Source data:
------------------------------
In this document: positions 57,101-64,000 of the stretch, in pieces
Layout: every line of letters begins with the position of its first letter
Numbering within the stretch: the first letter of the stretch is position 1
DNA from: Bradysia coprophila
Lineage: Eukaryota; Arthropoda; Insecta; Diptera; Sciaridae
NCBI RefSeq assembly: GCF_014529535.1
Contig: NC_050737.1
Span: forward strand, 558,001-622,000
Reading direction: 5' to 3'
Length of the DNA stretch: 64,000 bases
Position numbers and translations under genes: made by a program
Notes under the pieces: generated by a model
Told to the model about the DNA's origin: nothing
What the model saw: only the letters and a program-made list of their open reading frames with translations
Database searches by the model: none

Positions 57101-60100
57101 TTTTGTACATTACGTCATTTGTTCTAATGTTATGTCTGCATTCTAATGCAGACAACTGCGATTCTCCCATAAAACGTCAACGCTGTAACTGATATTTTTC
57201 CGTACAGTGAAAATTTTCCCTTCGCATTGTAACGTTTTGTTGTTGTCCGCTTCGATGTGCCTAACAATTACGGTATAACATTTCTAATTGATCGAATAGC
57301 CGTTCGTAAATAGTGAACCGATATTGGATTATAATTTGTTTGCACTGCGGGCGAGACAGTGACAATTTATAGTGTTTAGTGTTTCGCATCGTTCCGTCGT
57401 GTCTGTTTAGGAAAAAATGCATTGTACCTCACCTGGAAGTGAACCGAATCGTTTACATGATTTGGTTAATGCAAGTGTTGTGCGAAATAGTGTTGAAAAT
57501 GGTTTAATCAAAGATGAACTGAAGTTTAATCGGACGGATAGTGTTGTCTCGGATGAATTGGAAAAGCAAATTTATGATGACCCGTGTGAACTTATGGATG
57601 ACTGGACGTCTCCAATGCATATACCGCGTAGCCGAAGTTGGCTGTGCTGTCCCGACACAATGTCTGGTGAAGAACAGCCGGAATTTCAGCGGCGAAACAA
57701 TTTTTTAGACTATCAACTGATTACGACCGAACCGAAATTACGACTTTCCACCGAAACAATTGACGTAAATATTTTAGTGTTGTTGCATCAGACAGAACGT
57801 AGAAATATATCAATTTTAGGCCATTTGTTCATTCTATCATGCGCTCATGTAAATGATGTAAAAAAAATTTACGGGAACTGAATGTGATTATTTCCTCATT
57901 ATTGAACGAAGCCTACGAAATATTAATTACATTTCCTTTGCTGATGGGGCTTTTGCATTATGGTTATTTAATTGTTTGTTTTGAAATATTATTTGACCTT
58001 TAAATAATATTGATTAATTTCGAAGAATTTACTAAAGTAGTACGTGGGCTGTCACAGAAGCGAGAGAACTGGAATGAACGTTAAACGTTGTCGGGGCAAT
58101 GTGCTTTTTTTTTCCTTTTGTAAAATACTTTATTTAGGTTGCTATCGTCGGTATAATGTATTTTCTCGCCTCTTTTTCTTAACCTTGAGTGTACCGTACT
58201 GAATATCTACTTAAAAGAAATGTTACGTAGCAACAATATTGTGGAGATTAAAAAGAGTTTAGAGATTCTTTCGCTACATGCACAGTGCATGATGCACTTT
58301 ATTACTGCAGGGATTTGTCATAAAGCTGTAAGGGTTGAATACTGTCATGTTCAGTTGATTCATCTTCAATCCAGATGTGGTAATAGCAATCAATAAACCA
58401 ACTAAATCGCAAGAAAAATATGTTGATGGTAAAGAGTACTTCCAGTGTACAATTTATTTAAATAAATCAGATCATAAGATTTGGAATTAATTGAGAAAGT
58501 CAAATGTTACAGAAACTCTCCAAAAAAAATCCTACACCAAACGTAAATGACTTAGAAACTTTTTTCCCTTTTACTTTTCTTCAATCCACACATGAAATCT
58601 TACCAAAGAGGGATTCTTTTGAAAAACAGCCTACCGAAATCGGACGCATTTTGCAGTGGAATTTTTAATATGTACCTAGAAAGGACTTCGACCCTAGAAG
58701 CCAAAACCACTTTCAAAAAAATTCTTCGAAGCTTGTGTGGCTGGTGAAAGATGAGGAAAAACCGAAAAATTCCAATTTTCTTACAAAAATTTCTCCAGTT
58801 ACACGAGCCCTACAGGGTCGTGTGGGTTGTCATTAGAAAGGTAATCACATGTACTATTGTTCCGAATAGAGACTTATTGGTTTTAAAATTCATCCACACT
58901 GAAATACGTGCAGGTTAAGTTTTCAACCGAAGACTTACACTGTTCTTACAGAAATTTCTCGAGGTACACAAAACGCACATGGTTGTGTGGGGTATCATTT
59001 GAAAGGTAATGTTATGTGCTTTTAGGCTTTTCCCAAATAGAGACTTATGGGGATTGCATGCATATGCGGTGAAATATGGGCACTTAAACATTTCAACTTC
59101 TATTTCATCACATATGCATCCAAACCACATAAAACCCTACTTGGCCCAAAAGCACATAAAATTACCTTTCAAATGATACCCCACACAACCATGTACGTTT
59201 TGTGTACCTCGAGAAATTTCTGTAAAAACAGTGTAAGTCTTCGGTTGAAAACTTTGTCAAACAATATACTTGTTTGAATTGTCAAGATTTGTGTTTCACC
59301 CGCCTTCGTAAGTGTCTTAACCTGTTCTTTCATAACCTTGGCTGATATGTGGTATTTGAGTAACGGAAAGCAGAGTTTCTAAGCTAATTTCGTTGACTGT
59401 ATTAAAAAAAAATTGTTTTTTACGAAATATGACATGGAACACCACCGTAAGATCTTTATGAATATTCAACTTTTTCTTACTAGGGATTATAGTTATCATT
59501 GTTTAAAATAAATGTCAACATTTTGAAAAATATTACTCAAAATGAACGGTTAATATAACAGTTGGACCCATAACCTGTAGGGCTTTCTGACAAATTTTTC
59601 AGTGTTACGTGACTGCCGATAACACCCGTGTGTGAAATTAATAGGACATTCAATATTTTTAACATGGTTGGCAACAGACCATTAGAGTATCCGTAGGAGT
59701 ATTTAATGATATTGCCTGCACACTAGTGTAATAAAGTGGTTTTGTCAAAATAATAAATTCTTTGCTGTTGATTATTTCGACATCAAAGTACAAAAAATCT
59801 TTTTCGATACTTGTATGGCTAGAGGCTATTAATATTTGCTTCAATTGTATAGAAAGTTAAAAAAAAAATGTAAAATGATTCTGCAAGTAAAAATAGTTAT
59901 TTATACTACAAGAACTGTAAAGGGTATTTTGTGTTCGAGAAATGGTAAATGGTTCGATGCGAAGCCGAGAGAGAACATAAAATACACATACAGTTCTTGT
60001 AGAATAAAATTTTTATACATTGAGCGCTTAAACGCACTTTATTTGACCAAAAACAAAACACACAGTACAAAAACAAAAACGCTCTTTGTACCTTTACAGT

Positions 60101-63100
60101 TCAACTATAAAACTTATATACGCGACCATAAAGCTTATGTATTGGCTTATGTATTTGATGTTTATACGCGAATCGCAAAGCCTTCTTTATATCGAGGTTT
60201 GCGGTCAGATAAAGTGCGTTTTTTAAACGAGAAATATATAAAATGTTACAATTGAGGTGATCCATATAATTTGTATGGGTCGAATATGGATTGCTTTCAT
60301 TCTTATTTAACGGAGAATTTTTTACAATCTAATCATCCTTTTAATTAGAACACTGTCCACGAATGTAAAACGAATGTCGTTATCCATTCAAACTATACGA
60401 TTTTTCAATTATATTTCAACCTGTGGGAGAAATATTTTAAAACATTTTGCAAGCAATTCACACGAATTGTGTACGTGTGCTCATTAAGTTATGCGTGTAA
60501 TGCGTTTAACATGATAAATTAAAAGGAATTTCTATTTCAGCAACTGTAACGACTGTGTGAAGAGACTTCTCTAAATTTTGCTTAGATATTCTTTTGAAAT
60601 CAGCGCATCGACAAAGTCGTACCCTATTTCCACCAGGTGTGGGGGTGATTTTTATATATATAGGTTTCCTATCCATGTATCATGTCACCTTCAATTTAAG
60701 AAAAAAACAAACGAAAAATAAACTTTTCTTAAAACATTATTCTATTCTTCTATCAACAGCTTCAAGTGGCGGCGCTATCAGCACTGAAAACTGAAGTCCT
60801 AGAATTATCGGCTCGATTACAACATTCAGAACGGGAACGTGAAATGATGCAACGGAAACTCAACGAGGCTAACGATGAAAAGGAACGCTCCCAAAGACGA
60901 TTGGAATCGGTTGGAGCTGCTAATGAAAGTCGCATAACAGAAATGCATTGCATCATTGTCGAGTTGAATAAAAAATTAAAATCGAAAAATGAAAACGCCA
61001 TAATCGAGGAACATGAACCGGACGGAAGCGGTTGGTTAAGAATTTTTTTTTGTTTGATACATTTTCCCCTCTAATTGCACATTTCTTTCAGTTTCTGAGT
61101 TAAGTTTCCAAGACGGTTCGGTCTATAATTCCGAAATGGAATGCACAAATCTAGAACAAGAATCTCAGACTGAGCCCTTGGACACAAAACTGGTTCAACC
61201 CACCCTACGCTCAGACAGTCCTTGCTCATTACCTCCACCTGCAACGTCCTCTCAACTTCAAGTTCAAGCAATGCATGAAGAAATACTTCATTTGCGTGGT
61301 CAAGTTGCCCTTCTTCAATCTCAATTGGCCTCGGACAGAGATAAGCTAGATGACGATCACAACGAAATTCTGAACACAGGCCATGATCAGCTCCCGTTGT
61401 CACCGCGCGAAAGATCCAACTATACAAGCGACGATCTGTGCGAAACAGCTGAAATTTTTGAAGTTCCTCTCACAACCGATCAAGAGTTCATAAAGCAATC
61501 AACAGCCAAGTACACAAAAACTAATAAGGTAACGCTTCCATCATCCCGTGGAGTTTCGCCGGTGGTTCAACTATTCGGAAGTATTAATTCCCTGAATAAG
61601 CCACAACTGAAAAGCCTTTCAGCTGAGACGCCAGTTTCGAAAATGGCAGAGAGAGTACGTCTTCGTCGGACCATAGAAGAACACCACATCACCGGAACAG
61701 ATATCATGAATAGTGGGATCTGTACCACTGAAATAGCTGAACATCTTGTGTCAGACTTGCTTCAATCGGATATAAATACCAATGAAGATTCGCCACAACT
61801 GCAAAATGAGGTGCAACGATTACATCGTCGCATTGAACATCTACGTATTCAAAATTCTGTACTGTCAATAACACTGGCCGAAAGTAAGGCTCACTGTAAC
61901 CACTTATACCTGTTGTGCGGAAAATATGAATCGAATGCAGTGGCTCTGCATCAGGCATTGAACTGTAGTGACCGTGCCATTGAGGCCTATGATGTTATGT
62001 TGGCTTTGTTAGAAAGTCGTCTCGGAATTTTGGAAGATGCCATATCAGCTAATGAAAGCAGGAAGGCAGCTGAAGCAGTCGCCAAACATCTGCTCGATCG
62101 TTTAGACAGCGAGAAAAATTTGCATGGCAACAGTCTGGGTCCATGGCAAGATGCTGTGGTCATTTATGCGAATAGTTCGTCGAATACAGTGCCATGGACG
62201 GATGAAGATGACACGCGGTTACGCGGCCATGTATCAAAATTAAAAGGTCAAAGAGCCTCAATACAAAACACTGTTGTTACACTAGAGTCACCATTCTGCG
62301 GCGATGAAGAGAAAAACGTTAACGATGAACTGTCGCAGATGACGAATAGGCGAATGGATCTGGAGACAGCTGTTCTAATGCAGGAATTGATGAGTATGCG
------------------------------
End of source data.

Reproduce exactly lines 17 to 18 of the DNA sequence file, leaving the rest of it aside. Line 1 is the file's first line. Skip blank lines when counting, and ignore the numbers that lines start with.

57101 TTTTGTACATTACGTCATTTGTTCTAATGTTATGTCTGCATTCTAATGCAGACAACTGCGATTCTCCCATAAAACGTCAACGCTGTAACTGATATTTTTC
57201 CGTACAGTGAAAATTTTCCCTTCGCATTGTAACGTTTTGTTGTTGTCCGCTTCGATGTGCCTAACAATTACGGTATAACATTTCTAATTGATCGAATAGC